Tesla employees have been accused of sharing private videos from the cameras installed on Tesla vehicles among themselves. These cameras are used for self-driving features in vehicles. According to a report by Reuters, the videos were shared through Tesla’s internal messaging systems between 2019 and 2022.
The videos shared by Tesla workers reportedly included disturbing incidents such as graphic crashes and road rage, as well as embarrassing moments like a naked man approaching a car. Some employees even used captures from the recorded videos to create memes shared in private group chats. It is important to note that Reuters or any other reliable source has not independently verified these allegations.
Tesla Disables Camera Recording by Default in 2023 Following Data Protection Authority Investigation
According to a report by Reuters, a former Tesla employee claims that some of the shared videos might have been recorded when the cars were turned off. The employee also said they could see inside people’s garages and private properties through the cameras. The former employee added that if there were anything distinctive in a customer’s garage, it would be shared among the workers. However, it is essential to note that Reuters or any other reliable source has not independently verified these claims.
As per Reuters, Tesla had a policy in the past which allowed them to receive recordings from non-operational vehicles if customers permitted it. However, after the Dutch Data Protection Authority (DPA) discovered that Tesla cars frequently recorded anyone near the vehicle, the company turned off cameras by default in 2023.
In 2019, Tesla introduced Sentry Mode as a security feature to alert drivers about suspicious activity around their parked cars and save recorded incidents in the vehicle’s memory. In 2021, Tesla updated this feature, allowing drivers to live-stream their car’s surroundings using the Tesla app. It’s important to note that Reuters or any other reliable source has not independently verified these claims.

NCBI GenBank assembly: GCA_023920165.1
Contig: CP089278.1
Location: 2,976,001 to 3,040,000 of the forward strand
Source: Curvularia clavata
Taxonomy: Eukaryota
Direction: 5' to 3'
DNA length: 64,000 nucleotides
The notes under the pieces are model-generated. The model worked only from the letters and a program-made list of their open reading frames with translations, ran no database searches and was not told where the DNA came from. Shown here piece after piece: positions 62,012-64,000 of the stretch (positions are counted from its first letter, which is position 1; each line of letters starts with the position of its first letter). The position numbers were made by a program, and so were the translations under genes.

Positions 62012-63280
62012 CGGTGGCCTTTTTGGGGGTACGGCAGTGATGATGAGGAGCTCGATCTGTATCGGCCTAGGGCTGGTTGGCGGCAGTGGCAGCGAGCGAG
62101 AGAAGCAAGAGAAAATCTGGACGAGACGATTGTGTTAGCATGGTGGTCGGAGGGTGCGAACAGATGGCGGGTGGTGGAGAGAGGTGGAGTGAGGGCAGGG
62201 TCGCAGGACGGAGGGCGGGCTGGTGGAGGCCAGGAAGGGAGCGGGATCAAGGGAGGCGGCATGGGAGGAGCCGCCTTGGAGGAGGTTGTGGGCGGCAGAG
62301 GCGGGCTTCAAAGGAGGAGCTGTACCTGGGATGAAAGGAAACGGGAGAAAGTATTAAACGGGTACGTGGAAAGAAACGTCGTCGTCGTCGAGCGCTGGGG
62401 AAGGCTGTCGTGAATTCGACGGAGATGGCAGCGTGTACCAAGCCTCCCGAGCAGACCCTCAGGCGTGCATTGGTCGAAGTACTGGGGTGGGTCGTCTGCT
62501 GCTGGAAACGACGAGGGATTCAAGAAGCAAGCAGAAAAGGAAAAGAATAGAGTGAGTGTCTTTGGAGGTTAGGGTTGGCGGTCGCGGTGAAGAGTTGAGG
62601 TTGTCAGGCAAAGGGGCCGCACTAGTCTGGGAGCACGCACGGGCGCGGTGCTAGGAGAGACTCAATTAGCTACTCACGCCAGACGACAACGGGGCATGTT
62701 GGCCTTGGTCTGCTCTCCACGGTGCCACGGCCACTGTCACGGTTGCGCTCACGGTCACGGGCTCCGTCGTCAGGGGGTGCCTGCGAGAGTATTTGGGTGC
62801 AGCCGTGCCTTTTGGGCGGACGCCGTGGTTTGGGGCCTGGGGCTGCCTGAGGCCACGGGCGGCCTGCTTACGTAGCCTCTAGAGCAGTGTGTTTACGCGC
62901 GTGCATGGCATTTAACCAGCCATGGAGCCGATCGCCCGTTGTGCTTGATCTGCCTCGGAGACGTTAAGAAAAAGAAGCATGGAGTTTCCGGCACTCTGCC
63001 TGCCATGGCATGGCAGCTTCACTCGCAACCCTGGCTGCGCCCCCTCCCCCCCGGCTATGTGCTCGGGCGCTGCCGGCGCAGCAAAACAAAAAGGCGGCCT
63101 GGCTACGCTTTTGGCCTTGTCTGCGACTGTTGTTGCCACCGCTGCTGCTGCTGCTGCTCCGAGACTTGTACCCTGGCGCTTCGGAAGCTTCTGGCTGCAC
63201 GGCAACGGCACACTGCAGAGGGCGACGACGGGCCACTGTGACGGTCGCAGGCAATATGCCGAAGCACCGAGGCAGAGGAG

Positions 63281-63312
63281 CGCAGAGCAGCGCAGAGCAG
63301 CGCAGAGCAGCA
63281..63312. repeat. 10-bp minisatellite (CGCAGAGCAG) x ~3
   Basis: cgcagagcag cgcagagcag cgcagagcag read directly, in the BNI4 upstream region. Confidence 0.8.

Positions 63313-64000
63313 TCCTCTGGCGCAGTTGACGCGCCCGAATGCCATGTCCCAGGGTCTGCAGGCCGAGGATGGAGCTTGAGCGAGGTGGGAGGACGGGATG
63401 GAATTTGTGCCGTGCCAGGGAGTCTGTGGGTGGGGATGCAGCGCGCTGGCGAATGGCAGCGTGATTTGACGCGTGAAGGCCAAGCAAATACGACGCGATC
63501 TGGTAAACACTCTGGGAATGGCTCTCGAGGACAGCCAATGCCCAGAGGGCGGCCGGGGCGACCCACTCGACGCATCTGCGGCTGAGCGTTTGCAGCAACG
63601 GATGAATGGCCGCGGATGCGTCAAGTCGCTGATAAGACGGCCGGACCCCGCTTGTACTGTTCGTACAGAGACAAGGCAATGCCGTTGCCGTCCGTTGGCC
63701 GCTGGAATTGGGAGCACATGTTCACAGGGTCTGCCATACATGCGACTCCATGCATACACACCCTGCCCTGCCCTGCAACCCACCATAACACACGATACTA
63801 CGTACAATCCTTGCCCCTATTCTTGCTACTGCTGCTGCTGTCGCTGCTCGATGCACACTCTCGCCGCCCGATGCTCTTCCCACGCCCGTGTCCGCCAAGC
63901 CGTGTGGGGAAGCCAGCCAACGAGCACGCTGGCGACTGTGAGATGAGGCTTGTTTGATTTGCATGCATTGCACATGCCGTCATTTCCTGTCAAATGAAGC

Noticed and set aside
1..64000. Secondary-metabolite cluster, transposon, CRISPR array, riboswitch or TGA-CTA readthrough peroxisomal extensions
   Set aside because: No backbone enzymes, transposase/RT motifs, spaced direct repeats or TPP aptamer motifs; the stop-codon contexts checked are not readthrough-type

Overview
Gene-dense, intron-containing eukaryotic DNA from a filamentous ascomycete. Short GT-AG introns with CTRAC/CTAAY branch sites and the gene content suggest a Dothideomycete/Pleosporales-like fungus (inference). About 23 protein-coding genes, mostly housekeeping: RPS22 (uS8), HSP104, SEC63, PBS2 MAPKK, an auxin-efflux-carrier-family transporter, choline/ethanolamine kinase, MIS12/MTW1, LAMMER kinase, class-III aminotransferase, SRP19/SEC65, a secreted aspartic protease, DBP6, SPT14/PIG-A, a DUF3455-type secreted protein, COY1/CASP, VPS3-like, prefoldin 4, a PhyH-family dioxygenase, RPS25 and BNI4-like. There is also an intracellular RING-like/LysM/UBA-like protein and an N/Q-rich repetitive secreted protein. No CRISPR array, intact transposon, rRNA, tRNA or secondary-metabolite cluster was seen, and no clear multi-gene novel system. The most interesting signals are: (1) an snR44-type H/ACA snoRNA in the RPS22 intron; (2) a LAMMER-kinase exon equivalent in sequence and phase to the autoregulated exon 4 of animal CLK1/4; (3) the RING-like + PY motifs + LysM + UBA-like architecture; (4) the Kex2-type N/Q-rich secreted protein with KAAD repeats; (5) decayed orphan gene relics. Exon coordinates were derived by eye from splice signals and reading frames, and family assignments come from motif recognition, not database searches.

The firm makes Privacy Changes to Sentry Mode Following DPA Investigation, Claims Recordings Not Sent to the Company
According to Tesla’s support page, the company claims that Sentry Mode recordings are not sent to them and that live streams are encrypted end-to-end, making them inaccessible. After an investigation by the Dutch Data Protection Authority (DPA), Tesla made some privacy-focused changes to Sentry Mode.
Now, cameras only start recording when the vehicle is touched, and the car’s headlights flash to warn passersby that it is recording. Sentry Mode has also faced legal challenges in Germany, where a consumer organization sued Tesla, alleging that it violates data protection laws. In China, Tesla vehicles were banned in certain areas due to concerns that the cameras would capture private meetings and senior leaders. The Chinese military also banned EV vehicles over similar surveillance concerns. It is important to note that Reuters or any other reliable source has not independently verified these claims.